The appointments suggest that Obama plans to make a strong push for measures to combat global warming and programs to support energy innovation. "I think it's a great team," said Daniel A. Lashof, director of the Climate Center at the Natural Resources Defense Council. "On policy, it's a dramatic contrast based on what I know about the policy direction that all these folks will be bringing to these positions."
Obama has not yet settled on his choice to head the Interior Department, another key environmental post, and sources close to the transition indicated that several candidates remain under consideration. Barring any last-minute glitches, Obama plans to announce the appointments next week.
Chu, the son of Chinese immigrants, won the Nobel Prize for Physics in 1997 for his work in the "development of methods to cool and trap atoms with laser light." But, in an interview last year with The Washington Post, Chu said he began to turn his attention to energy and climate change several years ago. "I was following it just as a citizen and getting increasingly alarmed," he said. "Many of our best basic scientists [now] realize that this is getting down to a crisis situation."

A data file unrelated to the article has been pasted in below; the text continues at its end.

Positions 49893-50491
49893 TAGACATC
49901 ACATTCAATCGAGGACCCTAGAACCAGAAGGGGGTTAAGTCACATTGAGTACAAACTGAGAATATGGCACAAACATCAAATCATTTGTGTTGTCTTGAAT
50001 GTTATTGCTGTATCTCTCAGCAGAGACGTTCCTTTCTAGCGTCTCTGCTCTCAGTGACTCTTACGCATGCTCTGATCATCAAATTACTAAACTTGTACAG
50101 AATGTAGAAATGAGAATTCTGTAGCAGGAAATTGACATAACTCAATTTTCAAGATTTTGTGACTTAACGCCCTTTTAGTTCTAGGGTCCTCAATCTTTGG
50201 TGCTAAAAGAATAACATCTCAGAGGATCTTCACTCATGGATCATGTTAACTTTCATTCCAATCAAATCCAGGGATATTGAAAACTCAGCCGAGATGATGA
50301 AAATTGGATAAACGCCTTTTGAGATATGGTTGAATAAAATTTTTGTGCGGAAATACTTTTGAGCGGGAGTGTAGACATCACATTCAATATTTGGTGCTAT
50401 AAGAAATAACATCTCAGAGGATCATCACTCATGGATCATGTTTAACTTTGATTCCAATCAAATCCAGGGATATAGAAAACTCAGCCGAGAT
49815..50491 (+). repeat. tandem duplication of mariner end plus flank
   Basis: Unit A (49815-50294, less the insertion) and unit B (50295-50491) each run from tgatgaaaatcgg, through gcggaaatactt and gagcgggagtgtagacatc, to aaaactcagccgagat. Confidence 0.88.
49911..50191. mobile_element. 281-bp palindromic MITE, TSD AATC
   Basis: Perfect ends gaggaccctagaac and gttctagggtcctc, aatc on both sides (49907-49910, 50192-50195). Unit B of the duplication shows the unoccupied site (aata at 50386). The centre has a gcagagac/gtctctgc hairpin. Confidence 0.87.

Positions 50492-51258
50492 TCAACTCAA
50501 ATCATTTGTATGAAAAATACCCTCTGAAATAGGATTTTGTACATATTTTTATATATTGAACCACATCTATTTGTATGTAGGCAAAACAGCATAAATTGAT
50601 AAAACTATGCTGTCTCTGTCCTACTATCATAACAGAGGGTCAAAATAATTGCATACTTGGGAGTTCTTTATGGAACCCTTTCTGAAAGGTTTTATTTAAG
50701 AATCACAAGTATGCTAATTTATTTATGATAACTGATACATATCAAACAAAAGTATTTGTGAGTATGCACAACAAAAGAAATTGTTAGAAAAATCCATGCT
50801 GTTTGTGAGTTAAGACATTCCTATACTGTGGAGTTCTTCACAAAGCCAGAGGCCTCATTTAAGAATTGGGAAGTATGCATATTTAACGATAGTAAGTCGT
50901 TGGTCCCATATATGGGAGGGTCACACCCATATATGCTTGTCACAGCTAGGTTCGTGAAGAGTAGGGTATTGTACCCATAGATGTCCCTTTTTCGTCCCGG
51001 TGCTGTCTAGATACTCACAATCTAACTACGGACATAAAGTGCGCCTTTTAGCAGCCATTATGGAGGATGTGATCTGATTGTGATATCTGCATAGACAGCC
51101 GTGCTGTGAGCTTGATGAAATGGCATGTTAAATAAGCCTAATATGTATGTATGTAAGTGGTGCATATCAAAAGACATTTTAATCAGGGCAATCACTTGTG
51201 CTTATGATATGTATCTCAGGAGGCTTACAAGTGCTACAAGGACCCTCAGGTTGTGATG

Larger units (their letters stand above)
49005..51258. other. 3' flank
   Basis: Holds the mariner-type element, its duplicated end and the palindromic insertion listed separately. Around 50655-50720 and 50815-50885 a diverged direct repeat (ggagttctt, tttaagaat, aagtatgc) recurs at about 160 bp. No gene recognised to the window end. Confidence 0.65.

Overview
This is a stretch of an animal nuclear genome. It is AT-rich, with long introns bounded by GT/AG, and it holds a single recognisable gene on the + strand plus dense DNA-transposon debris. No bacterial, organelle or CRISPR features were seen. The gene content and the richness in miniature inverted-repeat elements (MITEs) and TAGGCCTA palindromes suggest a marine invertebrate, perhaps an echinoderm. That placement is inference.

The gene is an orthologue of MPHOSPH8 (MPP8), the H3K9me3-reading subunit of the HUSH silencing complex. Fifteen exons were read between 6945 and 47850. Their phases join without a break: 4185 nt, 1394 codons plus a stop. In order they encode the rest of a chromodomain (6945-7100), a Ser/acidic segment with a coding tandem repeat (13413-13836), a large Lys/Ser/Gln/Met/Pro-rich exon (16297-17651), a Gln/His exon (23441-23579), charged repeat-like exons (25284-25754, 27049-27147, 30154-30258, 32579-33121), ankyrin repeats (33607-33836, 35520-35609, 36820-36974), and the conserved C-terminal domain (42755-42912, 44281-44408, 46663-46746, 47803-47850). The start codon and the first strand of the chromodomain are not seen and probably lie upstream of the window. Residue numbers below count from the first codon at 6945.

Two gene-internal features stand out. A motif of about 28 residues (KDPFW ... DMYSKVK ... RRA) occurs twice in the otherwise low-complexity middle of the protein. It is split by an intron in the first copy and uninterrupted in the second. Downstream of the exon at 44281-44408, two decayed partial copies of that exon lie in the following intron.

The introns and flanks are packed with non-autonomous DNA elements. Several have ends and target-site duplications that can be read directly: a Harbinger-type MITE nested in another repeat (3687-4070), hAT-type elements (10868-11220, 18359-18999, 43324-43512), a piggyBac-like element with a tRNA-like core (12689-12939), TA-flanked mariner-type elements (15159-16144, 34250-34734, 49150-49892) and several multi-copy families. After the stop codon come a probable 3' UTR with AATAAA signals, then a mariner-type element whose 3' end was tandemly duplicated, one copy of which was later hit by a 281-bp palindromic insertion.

He sought and won the top job at Lawrence Berkeley National Laboratory in 2004, leaving the Stanford University faculty to focus on energy issues. Chu was in London last night and unavailable for comment, but the physicist has been, in the words of his Web site, on a "mission" to make the Lawrence Berkeley National Laboratory "the world leader in alternative and renewable energy research, particularly the development of carbon-neutral sources of energy."
The national laboratories fall under the Energy Department, whose budget is devoted largely to dealing with nuclear waste and materials from deactivated nuclear weapons, nuclear submarines and other reactors. But the department is also the conduit for funds that go to innovative energy technologies, including those designed to reduce emissions of carbon dioxide, the most common greenhouse gas.